Expression and tissue localization of membrane-type 1, 2, and 3 matrix metalloproteinases in human astrocytic tumors.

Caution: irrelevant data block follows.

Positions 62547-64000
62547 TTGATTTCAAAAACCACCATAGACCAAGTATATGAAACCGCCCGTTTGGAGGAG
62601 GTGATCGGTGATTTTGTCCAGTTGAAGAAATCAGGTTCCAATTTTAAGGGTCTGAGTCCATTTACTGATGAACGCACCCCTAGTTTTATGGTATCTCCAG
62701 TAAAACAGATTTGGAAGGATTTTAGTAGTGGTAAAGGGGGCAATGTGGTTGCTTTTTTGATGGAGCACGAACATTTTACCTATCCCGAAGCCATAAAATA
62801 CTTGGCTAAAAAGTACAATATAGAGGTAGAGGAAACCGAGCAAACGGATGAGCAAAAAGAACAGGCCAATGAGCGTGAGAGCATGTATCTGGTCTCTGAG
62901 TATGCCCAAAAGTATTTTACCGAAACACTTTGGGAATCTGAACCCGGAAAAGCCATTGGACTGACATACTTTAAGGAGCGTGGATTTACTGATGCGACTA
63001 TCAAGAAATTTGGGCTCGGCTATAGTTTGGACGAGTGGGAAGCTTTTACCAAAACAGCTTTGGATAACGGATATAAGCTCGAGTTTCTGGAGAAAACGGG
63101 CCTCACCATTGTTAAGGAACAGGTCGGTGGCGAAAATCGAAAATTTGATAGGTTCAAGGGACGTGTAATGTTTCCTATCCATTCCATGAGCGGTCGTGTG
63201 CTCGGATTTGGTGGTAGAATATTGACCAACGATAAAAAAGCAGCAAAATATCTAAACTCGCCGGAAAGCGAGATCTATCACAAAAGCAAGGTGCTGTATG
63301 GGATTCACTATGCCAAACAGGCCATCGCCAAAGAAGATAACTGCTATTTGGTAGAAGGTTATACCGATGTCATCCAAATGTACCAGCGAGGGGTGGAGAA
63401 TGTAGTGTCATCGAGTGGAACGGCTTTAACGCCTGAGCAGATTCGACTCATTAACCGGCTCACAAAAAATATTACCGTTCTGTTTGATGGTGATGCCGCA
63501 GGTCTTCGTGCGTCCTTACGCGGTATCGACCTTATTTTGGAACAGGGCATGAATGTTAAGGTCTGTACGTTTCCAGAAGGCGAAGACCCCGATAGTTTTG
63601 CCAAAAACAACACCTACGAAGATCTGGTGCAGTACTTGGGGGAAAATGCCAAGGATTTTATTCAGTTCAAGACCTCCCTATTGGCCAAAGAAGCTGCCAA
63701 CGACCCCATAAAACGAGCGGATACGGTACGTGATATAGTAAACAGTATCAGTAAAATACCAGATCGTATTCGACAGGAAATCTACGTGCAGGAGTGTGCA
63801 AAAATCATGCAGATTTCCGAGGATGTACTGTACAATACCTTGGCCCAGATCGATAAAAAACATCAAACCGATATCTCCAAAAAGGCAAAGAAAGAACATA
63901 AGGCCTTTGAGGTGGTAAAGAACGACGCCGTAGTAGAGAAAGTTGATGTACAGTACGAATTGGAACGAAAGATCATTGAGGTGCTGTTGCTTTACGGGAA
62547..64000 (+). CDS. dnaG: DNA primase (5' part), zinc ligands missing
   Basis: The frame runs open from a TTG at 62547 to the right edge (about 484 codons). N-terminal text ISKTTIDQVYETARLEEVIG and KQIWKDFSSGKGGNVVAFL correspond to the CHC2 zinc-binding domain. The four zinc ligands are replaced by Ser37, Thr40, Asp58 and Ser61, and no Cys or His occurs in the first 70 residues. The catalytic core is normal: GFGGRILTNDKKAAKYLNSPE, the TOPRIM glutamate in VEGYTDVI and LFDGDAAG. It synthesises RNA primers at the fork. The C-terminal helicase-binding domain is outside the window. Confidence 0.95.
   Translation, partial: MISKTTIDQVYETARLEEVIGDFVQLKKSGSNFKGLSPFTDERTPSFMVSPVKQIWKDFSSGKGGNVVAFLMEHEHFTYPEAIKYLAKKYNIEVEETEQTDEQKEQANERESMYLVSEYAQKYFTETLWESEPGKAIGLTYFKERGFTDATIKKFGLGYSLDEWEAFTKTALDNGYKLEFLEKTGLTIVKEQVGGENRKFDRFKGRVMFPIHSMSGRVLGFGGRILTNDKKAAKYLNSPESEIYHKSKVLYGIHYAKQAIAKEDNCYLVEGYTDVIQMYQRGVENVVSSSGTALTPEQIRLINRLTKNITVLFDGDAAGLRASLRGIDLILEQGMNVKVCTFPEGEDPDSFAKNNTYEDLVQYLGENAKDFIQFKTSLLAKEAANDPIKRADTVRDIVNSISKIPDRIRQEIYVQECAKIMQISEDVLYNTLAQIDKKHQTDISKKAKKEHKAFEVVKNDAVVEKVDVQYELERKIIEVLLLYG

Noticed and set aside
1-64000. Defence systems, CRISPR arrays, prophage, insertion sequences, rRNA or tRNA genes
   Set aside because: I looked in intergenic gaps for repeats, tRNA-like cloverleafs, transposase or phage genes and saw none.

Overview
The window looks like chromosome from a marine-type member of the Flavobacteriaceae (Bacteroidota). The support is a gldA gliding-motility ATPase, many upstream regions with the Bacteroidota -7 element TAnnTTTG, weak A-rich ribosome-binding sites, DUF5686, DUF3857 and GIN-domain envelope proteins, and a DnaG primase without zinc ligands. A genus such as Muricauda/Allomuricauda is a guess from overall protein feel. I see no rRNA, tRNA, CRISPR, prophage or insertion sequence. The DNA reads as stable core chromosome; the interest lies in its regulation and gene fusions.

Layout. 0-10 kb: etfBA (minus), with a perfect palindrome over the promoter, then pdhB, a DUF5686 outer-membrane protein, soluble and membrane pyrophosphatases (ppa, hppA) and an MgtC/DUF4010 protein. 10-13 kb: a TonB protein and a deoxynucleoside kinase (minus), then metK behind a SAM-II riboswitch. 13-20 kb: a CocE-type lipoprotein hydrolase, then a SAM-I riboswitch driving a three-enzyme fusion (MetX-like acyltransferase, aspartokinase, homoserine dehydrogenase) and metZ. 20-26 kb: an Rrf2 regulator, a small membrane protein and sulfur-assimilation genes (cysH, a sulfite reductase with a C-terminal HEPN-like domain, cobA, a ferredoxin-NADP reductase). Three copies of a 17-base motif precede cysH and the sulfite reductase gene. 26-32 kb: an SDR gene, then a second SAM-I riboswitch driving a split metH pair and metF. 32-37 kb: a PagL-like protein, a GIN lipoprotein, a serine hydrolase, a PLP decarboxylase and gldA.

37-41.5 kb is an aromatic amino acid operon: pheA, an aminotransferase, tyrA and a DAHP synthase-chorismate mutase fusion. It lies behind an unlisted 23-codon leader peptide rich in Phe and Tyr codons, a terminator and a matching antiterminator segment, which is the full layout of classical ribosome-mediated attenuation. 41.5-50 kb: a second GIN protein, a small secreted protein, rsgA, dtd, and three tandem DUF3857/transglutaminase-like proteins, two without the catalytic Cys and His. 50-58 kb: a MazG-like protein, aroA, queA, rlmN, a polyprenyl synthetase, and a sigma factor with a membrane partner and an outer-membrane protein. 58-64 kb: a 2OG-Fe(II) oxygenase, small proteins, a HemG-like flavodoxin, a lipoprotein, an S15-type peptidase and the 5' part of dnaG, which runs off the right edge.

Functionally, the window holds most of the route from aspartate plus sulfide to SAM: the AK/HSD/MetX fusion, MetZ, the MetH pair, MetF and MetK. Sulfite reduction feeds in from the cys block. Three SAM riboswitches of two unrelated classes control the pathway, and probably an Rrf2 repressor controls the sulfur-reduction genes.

Three different membrane-type matrix metalloproteinases (MT1-, MT2-, and MT3-MMPs) are known to activate in vitro the zymogen of MMP-2 (pro-MMP-2, progelatinase A), which is one of the key MMPs in invasion and metastasis of various cancers. In the present study, we have examined production and activation of pro-MMP-2, expression of MT1-, MT2-, and MT3-MMPs and their correlation with pro-MMP-2 activation, and localization of MMP-2, MT1-MMP, and MT2-MMP in human astrocytic tumors. The sandwich enzyme immunoassay demonstrates that the production levels of pro-MMP-2 in the anaplastic astrocytomas and glioblastomas are significantly higher than that in the low-grade astrocytomas (P<0.05 and P<0.01, respectively), metastatic brain tumors (P<0.05), or normal brains (P<0.01). Gelatin zymography indicates that the pro-MMP-2 activation ratio is significantly higher in the glioblastomas than in other astrocytic tumors (P<0.01), metastatic brain tumors (P<0.01), and normal brains (P<0.01). The quantitative reverse transcription polymerase chain reaction analyses demonstrate that MT1-MMP and MT2-MMP are expressed predominantly in glioblastoma tissues (17/17 and 12/17 cases, respectively), and their expression levels increase significantly as tumor grade increases. MT3-MMP is detectable in both astrocytic tumor and normal brain tissues, but the mean expression level is approximately 50-fold lower compared with that of MT1-MMP and MT2-MMP in the glioblastomas. The activation ratio of pro-MMP-2 correlates directly with the expression levels of MT1-MMP and MT2-MMP but not MT3-MMP. In situ hybridization indicates that neoplastic astrocytes express MT1-MMP and MT2-MMP in the glioblastoma tissues (5/5 cases and 5/5 cases, respectively). Immunohistochemically, MT1-MMP and MT2-MMP are localized to the neoplastic astrocytes in glioblastoma samples (17/17 cases and 12/17 cases, respectively), which are also positive for MMP-2. In situ zymography shows gelatinolytic activity in the glioblastoma tissues but not in the normal brain tissues. These results suggest that both MT1-MMP and MT2-MMP play a key role in the activation of pro-MMP-2 in the human malignant astrocytic tumors and that the gelatinolytic activity is involved in the astrocytic tumor invasion. (+info)